N-type organic electrochemical transistors with stability in water
Nielsen, Christian B.
Niazi, Muhammad Rizwan
Hanifi, David A.
Malliaras, George G.
KAUST DepartmentPhysical Sciences and Engineering (PSE) Division
Materials Science and Engineering Program
KAUST Solar Center (KSC)
Chemical Science Program
Permanent link to this recordhttp://hdl.handle.net/10754/621160
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AbstractOrganic electrochemical transistors (OECTs) are receiving significant attention due to their ability to efficiently transduce biological signals. A major limitation of this technology is that only p-type materials have been reported, which precludes the development of complementary circuits, and limits sensor technologies. Here, we report the first ever n-type OECT, with relatively balanced ambipolar charge transport characteristics based on a polymer that supports both hole and electron transport along its backbone when doped through an aqueous electrolyte and in the presence of oxygen. This new semiconducting polymer is designed specifically to facilitate ion transport and promote electrochemical doping. Stability measurements in water show no degradation when tested for 2 h under continuous cycling. This demonstration opens the possibility to develop complementary circuits based on OECTs and to improve the sophistication of bioelectronic devices.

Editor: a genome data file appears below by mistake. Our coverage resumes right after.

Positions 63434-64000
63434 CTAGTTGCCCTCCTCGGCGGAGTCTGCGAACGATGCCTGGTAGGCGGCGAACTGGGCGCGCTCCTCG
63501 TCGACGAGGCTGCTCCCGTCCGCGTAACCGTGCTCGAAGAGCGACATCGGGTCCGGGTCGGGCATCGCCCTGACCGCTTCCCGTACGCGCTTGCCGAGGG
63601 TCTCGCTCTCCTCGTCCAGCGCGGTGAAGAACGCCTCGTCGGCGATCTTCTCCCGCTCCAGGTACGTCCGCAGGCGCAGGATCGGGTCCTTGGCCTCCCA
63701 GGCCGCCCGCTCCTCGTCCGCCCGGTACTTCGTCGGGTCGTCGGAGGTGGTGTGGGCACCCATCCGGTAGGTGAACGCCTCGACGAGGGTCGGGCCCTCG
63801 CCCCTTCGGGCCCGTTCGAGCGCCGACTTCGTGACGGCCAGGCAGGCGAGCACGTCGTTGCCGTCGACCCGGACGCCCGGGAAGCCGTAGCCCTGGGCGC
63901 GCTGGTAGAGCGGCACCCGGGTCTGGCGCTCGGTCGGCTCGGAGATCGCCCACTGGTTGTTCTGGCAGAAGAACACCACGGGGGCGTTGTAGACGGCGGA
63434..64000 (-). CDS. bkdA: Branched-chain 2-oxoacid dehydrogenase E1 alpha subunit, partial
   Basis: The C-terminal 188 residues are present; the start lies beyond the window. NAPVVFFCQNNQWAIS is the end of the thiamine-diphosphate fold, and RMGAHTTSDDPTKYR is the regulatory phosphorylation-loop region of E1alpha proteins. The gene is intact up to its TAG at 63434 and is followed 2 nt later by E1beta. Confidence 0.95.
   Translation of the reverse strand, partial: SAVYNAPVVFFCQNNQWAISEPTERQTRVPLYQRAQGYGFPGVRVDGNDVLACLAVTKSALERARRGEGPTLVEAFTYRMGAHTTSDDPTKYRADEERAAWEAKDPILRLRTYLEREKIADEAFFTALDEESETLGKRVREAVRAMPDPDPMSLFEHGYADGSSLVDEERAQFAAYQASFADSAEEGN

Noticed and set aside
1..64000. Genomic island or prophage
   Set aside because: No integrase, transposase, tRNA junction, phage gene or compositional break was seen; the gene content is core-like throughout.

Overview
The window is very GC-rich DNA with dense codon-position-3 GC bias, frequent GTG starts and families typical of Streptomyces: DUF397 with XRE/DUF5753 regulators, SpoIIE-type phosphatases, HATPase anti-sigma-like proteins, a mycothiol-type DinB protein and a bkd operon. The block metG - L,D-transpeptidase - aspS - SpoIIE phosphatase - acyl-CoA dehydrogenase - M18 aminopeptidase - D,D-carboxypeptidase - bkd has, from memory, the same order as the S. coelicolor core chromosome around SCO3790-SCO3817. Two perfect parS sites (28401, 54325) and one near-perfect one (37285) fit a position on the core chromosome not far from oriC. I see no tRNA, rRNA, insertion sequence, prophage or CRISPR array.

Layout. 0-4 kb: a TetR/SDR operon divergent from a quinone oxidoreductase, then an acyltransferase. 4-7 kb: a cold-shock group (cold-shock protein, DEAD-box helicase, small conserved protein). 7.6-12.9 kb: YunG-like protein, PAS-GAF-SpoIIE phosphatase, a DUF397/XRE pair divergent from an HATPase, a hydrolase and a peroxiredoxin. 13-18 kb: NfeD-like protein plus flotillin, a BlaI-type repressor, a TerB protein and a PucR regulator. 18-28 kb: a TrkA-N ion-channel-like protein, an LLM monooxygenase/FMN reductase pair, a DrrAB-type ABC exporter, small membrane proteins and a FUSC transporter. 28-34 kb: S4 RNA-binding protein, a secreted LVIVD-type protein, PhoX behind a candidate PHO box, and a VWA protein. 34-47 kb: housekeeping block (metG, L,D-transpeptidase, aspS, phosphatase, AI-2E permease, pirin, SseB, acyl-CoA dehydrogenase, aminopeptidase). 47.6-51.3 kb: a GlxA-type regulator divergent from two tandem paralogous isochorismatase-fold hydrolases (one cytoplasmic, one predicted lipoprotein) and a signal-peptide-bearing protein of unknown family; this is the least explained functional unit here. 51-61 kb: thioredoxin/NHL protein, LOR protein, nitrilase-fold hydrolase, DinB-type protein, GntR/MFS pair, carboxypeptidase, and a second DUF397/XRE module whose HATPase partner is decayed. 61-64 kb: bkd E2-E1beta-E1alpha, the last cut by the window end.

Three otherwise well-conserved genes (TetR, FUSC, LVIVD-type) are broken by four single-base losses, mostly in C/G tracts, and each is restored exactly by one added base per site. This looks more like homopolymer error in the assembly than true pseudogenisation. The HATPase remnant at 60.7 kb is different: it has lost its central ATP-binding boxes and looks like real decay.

CitationGiovannitti A, Nielsen CB, Sbircea D-T, Inal S, Donahue M, et al. (2016) N-type organic electrochemical transistors with stability in water. Nature Communications 7: 13066. Available: http://dx.doi.org/10.1038/ncomms13066.
SponsorsWe thank EPSRC Project EP/G037515/1, EC FP7 Project SC2 (610115), EC FP7 Project ArtESun (604397), EC FP7 POLYMED 612538, the Fondation pour la Recherche Médicale, the Agence Nationale de la Recherche (PolyProbe), and the Marie Curie ITNs OLIMPIA and OrgBio for financial support. D.A.H. was supported in part by an award from The Paul and Daisy Soros Fellowship for New Americans and NSF-GFRP. Use of the Stanford Synchrotron Radiation Lightsource, SLAC National Accelerator Laboratory, is supported by the U.S. Department of Energy, Office of Science, Office of Basic Energy Sciences under Contract No. DE-AC02-76SF00515.
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